I said, "I want to build a better buying experience for people, making it more personal, meaningful and worry-free. Also, I hope to let more people in the country to earn money, make them to believe in themselves, and help our ill country to recover faster."
"Wait a minute", Andrey looked at me with surprise. "Don't you want the project to become successful? Don't you want millions of active users, a billion dollar company and stuff?"
I looked into myself very carefully, but I didn't see anything resonating with the idea of success. So I had to answer: "Of course it would be great, but I can't say I care too much about that".
This discovery led us to some rethinking of our roles, and I went to indulge in philosophing.
What is the source of design? What things drives somebody to design something new? I believe that true design grows from sympathy and compassion towards people around. Watching people struggling with bad tools or environments to do what they need gives birth to a burning wish to make things better. And nothing brings more joy to a designer than people becoming happier.
I was lucky to palate that feeling this summer, when our project started to work to the full extent. One woman, a granny from a small town near Ural mountains, wrote us a very warm letter, thanking for the site. She told us, that she met many nice people, and one of them, from the same, town also had become her good friend.
For me, that was a moment of a great insight. My eyes went wet, and I thought: I had created something with my own hands, that have changed lives of real people, have made them a little better. What could be a greater reward? This is what gives a sense to all this butt-chair-polishing in the office. And the numbers don't matter very much: each person is unique, one life is pretty enough.
But to make this happen, a designer has not only to create a great tool. He also must make sure that his prototypes will finally make it to the real product. He must select the solutions that are feasible today. This means, that a designer just doesn't have another choice than to work closely with developers, businessmen, market people, and always check his work against their requirements.
So even if product success isn't designer’s primary goal, it's necessary for him to achieve his own goal of making lives of people better. That was my final conclusion, when I went to see your talk, so it resonated with me a lot. Although you seem to talk about a different dimension of this problem.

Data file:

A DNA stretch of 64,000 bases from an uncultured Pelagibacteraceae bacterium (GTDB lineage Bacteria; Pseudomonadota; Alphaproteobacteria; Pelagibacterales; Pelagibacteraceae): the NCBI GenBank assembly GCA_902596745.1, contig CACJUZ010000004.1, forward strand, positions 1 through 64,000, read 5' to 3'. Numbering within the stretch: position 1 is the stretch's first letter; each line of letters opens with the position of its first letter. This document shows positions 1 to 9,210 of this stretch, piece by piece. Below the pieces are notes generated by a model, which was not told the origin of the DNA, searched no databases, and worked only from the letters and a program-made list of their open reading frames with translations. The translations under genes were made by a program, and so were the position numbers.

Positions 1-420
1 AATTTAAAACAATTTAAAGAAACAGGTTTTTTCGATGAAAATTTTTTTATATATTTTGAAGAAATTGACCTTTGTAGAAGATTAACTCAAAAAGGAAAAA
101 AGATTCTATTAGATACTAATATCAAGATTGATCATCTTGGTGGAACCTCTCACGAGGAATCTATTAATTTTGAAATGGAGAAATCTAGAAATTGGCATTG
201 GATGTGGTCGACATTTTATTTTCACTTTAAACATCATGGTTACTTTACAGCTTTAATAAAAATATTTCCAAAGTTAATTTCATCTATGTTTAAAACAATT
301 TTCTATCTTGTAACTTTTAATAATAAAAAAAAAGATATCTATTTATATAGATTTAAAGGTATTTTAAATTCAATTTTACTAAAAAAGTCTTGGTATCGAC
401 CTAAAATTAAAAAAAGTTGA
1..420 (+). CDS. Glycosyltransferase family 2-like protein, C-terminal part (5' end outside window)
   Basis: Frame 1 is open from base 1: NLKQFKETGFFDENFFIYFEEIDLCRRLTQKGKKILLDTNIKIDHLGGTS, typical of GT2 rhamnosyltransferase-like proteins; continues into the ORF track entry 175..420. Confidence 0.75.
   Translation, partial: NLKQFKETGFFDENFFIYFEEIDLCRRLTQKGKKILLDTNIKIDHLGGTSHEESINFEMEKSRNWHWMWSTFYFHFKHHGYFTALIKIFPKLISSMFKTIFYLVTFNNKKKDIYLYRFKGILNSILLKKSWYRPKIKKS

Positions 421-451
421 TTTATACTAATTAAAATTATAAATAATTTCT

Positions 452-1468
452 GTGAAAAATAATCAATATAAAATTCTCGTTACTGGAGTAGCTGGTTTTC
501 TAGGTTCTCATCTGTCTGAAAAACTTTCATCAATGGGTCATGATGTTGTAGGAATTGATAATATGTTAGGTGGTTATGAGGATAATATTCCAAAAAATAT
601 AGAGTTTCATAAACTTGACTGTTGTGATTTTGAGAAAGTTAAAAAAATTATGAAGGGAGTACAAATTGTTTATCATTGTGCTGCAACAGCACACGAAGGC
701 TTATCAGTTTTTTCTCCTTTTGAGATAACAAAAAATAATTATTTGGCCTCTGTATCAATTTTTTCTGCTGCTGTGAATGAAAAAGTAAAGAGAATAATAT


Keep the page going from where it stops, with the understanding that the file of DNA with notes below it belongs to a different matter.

I'd say it's a problem of confusing design with art. This happens all the time, although I think there is a large gap between the two. Design is not art, it's a craft, and it’s different in all ways.
An artist creates something just for the sake of it, to express his vision and to push the limits of beauty; a designer creates something to solve a concrete problem. An artist starts from a blank piece of paper; a designer starts from analyzing people's troubles. An artist is driven by a wish to express the unknown; a designer is driven by sympathy towards people, and by a wish to help them. Although both guys draw stuff in Photoshop, and eventually produce some graphics, their activity is driven by totally different intents and involves dramatically different thinking.
So why are these things get confused so much? I beleive this happens bacause people tend to see design in all objects that have any practical use (contrary to paintings or installations). But if we look closely, for example, at a chair from your talk, and ask ourselves -- what intention was behind it’s creation -- we will clearly see that it looks like an art object, and not a result of design effort. Apparently it was made for beauty, fashion and style, not to solve somebody’s real problem; so why should we call this “design”?
Same story with the famous Paul Rand “Next” logo. The very process of work, -- Rand’s refusal to provide several versions of the logo and iterate -- clearly shows that it was not a design, but an art project. And this very logo is surely a work of art.
These examples are very famous, and I think they drive the common understanding of design in a wrong way. Surely, most chairs are designed in a true meaning of this word (think Ikea). Most logos are designed too, with designers striving to solve very definite branding problems and apply to the strict requirements. But few people know about 99% of this work. Thinking of design, most of them turn to iconic examples that are closer to art, and this makes them think that design is essentially a type of art.
But we, the designers, are different. Shouldn’t we know the truth? :)
P.S. I'd like to thank you for the surprisebox project. It was a great fun to participate, and also helped me to discover some things about myself that I didn’t know before. I beleive it’s the most important aspect of learning, so I’m sure you have really great teaching skills. Wish I could attend your new course :)
P.P.S. Sorry for these damn long sentences. This comes from some Russian thinking, so it’s kinda Russian written accent. Hope you’ve enjoyed it though :)
(Jon to Valentin)
Augh! Long emails are so wonderful and so intimidating to respond to :)
I loved every word, can I post it on Design Dare?